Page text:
I want to eat 14 egg whites a day.  What are the

Discussion in 'Diet & Nutrition' started by Ruhl, Sep 12, 2005.

  1. Ruhl

    Ruhl New Member

    I want to eat 14 egg whites a day. What are the chances of me developing an allergy? I am currently allergic to gluten, mites and grass seeds. I suppose this makes me more likely to develop future allergies.
     
  2. Tcup

    Tcup New Member

    Why in earth do you want to eat 14 egg whites per day [​IMG]
     
  3. Rain

    Rain New Member

    If it's protein you're after, it'll probably be cheaper to buy a good protein powder - unless you are a baker or something like that, of course.

    Regards,
    /R
     
  4. Sonny

    Sonny New Member

    Why don't you just eat the whole darn chicken?
    Did you know that an egg is a pain in the a ss for a chicken? [​IMG]
    Have you ever taken a flu shot and got ill?
    If so! You are most likely allergic to eggs.
    See Ya
    Sonny
     
  5. Bryan Haycock

    Bryan Haycock Administrator Staff Member

    As an adult you will not develop an allergy to eggs by eating egg whites. Allergies develop when the digestive tract isn't fully developed and whole proteins (or large peptides) are allowed to pass into the blood stream triggering an allergic reaction. As an adult you don't have to worry about that.
     
  6. Wait back up dude! You didnt specify if you plan to eat these egg whites raw or cooked. Be careful if you eat them raw. There is a protein called avidin that has a high affinity for biotin. It will bind to biotin and the biotin it binds to will no longer be bioavailable. Researchers theorized that all of the biotin in egg whites would be enough to bind with the avidin, but they found avidin to biotin ratio in egg whites was off (much more avidin then biotin). This means that avidin will bind with your stores of biotin.

    Cooking denatures avidin and then it won't pose any problem, and you'll still get the protein.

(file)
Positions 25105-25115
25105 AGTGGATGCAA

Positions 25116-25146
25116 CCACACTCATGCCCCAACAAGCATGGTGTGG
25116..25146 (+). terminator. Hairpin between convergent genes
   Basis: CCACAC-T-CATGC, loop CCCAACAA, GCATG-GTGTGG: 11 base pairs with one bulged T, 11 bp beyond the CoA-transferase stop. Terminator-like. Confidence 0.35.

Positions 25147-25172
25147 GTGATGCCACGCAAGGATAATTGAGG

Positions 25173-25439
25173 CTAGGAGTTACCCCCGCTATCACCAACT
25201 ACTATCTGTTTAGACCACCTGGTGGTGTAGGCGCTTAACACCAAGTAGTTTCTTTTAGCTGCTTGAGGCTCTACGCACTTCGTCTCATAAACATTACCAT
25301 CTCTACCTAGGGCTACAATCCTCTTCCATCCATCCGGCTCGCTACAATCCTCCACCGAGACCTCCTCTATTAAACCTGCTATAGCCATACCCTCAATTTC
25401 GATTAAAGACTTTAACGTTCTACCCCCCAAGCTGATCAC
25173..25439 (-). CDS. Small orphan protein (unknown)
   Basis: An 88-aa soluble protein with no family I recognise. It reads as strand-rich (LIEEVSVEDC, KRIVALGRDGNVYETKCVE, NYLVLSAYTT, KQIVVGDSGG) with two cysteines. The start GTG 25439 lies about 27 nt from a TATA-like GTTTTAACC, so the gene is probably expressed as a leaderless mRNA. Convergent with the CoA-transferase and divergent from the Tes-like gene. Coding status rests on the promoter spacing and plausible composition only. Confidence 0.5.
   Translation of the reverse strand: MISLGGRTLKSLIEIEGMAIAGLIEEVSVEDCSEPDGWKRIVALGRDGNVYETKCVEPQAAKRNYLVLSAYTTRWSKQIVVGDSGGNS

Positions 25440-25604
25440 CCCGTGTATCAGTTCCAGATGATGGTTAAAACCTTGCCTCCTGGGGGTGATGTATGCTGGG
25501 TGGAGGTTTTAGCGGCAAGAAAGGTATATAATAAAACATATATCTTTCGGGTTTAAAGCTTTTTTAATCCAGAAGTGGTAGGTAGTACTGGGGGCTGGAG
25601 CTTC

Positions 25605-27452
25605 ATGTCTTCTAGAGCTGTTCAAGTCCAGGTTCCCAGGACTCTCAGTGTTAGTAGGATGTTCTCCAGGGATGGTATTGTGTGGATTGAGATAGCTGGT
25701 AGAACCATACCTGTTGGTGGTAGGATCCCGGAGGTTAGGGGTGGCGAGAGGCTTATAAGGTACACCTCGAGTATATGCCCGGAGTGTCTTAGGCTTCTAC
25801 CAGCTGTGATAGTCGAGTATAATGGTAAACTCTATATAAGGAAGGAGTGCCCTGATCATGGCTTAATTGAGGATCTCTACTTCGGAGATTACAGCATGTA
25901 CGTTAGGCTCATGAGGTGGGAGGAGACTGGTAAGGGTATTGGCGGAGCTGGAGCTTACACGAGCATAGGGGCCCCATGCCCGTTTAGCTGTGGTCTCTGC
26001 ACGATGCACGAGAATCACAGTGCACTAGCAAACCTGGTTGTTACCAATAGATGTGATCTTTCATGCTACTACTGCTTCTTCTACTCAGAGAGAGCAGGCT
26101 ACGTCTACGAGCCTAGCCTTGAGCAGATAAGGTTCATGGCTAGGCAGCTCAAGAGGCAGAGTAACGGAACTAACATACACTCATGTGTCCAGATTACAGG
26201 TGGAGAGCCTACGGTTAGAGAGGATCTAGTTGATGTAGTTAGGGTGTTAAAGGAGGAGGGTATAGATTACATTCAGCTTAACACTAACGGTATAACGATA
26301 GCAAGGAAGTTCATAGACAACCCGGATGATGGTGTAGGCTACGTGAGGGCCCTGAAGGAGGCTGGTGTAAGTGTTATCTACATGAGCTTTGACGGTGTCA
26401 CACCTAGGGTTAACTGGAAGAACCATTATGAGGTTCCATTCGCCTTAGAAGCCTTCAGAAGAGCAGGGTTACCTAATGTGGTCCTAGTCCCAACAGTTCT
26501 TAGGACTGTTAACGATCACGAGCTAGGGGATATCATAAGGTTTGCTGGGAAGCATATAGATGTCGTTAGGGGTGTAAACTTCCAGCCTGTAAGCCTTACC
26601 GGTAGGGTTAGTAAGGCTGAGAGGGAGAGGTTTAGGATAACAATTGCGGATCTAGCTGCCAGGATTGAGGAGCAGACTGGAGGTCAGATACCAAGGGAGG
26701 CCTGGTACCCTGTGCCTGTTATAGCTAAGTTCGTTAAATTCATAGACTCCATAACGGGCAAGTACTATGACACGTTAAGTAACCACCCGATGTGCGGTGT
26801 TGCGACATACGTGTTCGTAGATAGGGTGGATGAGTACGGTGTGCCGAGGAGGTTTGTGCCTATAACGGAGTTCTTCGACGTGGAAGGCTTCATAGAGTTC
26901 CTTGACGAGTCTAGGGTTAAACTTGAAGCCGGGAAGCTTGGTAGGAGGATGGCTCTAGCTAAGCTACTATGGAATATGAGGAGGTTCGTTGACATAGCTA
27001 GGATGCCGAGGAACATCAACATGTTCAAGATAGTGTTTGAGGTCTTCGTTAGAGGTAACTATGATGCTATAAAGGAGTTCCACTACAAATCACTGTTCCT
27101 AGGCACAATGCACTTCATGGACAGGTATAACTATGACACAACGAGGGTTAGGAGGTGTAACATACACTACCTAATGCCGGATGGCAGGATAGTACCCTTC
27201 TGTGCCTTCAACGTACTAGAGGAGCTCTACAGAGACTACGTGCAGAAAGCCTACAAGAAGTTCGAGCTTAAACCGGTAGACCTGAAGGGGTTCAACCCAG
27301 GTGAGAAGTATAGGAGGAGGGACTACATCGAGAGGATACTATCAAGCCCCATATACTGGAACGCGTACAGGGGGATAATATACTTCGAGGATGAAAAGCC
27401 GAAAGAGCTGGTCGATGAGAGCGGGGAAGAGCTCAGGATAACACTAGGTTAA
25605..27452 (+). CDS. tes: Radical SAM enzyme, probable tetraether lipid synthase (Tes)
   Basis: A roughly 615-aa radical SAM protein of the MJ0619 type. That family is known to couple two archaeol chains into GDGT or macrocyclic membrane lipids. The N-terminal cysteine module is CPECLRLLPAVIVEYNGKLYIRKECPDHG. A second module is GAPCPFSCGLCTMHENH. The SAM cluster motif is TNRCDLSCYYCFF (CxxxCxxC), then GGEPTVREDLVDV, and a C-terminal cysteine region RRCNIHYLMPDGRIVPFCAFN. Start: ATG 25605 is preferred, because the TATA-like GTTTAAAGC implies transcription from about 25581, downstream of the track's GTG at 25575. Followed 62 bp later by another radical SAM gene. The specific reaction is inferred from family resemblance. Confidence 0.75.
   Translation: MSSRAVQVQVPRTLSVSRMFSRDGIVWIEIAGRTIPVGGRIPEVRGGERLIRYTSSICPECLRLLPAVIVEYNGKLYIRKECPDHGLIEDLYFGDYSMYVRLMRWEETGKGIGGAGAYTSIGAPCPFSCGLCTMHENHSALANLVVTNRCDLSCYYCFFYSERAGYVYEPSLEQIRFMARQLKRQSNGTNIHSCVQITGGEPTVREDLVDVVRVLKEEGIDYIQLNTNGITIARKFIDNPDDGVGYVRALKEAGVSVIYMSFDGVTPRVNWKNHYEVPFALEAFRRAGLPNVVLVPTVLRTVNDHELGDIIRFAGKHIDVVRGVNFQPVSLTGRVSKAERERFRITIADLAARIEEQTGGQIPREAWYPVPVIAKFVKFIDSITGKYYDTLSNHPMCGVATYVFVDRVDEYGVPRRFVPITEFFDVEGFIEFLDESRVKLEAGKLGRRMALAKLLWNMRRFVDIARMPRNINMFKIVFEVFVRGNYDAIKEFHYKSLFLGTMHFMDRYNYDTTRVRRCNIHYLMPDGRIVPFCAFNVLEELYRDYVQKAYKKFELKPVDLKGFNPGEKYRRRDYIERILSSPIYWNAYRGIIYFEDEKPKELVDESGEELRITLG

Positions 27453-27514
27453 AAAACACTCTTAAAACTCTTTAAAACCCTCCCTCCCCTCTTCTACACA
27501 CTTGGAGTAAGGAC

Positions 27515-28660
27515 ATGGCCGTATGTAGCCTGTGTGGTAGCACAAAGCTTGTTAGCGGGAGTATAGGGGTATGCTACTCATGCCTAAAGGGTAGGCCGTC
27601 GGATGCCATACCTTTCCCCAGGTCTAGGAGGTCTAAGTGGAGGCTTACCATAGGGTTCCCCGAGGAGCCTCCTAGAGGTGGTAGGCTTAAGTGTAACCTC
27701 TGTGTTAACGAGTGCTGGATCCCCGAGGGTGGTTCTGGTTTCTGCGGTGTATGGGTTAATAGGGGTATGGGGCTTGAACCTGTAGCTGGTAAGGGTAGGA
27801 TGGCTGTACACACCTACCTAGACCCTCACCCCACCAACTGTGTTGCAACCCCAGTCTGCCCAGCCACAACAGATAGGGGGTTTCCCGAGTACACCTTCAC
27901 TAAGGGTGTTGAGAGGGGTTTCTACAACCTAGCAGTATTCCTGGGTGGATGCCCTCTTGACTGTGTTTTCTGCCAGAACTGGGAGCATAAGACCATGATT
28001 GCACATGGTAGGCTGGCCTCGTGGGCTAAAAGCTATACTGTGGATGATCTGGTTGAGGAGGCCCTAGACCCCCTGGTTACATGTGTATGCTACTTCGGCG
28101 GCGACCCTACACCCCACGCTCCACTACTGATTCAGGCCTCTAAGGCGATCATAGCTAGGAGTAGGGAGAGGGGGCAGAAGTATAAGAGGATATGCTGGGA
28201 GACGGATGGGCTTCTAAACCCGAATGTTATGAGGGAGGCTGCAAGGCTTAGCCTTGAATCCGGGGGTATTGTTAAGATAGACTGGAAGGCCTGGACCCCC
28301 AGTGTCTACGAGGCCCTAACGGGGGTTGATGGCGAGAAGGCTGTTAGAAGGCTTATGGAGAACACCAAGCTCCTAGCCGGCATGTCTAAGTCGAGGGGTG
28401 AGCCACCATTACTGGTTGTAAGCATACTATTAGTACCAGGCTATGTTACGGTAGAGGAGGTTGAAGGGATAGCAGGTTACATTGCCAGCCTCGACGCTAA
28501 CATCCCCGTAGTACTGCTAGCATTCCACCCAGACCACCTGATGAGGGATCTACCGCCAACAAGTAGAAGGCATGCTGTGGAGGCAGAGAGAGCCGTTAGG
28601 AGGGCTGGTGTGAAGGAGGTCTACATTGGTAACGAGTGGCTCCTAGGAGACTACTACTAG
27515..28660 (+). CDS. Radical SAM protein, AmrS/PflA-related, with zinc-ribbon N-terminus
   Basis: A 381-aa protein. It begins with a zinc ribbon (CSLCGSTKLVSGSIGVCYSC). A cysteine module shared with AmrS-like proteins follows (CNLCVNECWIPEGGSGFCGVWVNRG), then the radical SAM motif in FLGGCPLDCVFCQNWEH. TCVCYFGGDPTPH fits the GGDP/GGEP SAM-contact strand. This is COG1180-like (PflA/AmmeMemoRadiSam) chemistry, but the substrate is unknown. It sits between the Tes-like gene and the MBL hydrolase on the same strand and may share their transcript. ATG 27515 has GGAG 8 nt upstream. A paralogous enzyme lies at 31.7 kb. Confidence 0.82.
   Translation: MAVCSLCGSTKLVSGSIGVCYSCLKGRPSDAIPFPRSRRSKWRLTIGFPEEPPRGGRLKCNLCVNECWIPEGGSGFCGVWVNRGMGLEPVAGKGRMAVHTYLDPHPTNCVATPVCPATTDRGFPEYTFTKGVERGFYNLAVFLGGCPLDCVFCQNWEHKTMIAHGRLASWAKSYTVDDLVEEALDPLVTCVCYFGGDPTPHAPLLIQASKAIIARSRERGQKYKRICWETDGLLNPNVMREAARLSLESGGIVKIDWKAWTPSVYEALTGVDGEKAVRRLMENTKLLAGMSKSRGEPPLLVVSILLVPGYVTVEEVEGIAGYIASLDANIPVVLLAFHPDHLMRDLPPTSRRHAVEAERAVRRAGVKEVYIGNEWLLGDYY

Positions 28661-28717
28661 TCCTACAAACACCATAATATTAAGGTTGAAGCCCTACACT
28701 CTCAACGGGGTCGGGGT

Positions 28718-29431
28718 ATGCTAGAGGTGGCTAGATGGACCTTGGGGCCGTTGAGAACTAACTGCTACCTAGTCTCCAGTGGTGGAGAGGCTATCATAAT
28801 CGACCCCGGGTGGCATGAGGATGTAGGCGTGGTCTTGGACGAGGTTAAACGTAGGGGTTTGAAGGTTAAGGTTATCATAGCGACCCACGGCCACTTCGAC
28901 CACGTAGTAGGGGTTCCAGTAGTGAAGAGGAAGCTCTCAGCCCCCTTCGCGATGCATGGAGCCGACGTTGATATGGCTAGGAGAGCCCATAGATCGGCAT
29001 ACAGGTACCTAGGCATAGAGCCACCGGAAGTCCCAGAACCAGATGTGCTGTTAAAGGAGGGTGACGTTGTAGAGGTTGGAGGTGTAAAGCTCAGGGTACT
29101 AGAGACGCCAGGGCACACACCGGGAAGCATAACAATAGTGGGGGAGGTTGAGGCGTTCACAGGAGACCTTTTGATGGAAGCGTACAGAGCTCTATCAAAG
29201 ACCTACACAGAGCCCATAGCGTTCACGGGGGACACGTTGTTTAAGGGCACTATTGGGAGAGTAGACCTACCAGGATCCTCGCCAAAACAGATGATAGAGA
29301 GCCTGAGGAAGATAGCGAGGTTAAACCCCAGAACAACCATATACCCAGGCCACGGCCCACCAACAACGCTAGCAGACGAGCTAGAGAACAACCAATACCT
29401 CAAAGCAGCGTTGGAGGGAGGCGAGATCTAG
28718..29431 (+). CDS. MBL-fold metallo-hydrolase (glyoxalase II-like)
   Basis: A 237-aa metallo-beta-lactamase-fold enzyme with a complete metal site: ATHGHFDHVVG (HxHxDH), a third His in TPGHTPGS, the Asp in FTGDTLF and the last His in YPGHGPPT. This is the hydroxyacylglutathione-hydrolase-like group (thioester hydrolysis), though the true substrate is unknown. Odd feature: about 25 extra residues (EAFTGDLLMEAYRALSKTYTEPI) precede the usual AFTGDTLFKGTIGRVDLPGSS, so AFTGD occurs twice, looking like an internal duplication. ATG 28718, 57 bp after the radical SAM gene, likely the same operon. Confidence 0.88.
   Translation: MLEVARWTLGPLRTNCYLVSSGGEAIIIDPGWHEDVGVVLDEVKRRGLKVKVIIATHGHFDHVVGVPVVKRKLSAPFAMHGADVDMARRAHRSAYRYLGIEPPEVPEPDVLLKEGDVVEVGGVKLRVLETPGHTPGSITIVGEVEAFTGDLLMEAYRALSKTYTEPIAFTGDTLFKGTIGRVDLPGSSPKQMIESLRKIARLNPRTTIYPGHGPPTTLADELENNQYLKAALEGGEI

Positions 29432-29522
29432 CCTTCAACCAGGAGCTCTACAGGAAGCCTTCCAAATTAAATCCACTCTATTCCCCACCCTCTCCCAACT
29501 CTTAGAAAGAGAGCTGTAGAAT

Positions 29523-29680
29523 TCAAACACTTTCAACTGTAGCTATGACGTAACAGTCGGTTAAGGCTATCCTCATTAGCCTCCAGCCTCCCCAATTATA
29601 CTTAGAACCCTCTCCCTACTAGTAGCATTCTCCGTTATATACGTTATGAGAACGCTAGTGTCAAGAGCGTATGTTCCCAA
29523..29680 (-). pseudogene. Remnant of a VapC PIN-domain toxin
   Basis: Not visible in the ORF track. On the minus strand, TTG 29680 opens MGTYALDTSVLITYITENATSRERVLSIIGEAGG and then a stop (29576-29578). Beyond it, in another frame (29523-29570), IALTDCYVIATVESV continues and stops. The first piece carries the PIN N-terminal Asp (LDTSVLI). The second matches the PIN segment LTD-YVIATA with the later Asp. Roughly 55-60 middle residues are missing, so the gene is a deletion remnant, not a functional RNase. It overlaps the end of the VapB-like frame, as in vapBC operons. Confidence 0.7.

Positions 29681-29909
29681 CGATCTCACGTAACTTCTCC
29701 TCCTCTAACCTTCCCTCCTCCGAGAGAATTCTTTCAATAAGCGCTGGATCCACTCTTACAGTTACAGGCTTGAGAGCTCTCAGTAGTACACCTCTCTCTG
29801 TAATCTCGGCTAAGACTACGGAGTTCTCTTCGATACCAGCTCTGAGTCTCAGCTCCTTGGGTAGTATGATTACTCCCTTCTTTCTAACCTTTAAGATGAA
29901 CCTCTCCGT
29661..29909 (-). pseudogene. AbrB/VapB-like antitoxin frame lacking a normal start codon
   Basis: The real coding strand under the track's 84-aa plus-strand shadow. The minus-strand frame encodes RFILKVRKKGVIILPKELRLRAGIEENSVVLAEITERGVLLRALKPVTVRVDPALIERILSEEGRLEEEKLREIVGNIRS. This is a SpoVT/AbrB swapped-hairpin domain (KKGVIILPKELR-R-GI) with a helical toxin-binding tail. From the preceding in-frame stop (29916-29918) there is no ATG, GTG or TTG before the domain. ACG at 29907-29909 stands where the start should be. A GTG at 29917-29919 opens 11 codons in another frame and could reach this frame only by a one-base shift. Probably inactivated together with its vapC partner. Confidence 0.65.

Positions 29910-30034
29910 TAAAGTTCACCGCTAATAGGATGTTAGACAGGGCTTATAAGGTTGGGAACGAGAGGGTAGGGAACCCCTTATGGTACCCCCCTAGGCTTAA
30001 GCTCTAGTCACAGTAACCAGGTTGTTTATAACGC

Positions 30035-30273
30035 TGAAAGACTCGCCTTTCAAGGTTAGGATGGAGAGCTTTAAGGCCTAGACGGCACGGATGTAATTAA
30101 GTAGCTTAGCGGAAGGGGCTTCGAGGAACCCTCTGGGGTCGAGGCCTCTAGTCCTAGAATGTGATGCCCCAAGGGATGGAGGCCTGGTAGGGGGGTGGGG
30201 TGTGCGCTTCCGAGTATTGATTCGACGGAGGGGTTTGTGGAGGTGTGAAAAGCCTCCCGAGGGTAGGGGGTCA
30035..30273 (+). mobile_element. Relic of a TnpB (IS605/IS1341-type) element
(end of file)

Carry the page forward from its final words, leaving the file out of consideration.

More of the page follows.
7. Tcup

    Tcup New Member

    Fearofthedark...PLEASE [​IMG]

    Okey so what will happen if avidin-biotin complexes form?
     
  8. hst_james

    hst_james New Member

    [​IMG]3-->
    cheaper? Not sure where you're at but in the midwest USA we get 16 eggs for $1, so about 100 grams of protein for $1.
    Eggs are the cheapest source of protein I know of, with tuna being a close second at 45 cents a can ~30 grams or protein.
     
  9. JPDJPDJPD

    JPDJPDJPD New Member

    I question this; based upon personal experience. I developed 'oral allergy syndrome' at age 25 (in my case a cross-reaction due to birch pollen allergy), which meant I suddenly couldn't eat raw apples, peaches, hazelnuts, and several other raw fruits and nuts. I had been eating those things my entire life with no problems.
    http://www.inspection.gc.ca/english/corpaffr/foodfacts/orale.shtml
    --J
     
  10. SDMuscle

    SDMuscle New Member

    Wow, a buck for 16 eggs is cheap, but I don't think 16 egg whites is quite 100 grams. It's a little under 60. I just bought a ten pound tub of whey protein powder which I hear is superior to egg protein, for about 44 bucks. That's about 87 grams per buck. So for about the same money, you get more and higher quality protein for your dollar. Doesn't make a very good omelette tho.
    http://www.annecollins.com/protein_diet/protein-eggs.htm
     
  11. Chthonian

    Chthonian New Member

    I pay $0.40 (including shipping) for a scoop of whey protein powder that tastes awesome. Whey also has immune boosting properties, speeds recovery, and is 100% bioavailable. Plus, you throw it in some water or milk, and you're done. No preperation, no seperating whites from yolks like with eggs. I get 23 grams of protein powder this way.

    Eggs cost me a bout $0.09 a piece, and have 6 grams of protein. Four eggs is equal to a scoop of powder, more of less. That's 6 x 4 = 24 grams of protein. That's with yolk. Take that out and you get more of a bang for your buck, plus conveinence, for whey protein.
     
  12. Ruhl

    Ruhl New Member

    Bryan, are you absolutely sure on what you said about adults not being able to develop an egg allergy? Can anyone else confirm this?
     
  13. stan

    stan New Member

    You haven't calculated the thing through..

    The cost between a good protein powder and eggs is minimal per $, as people who responded have written here.

    I've nowhere seen anyone recommend eating alot of egg-white for its' protein..

    Rather take a couple of hours in researching protein/$ for eggs, and for available protein powders in your region (or online, delivered to you), and see whether it isn't comparable, and if it is, pick the protein powder.

    So if cost is the only reason you want to go with the eggs, maybe you can find an even cheaper and better resource of protein.

    S.
     
  14. Bryan Haycock

    Bryan Haycock Administrator Staff Member

    Yes, I'm sure. :)
     

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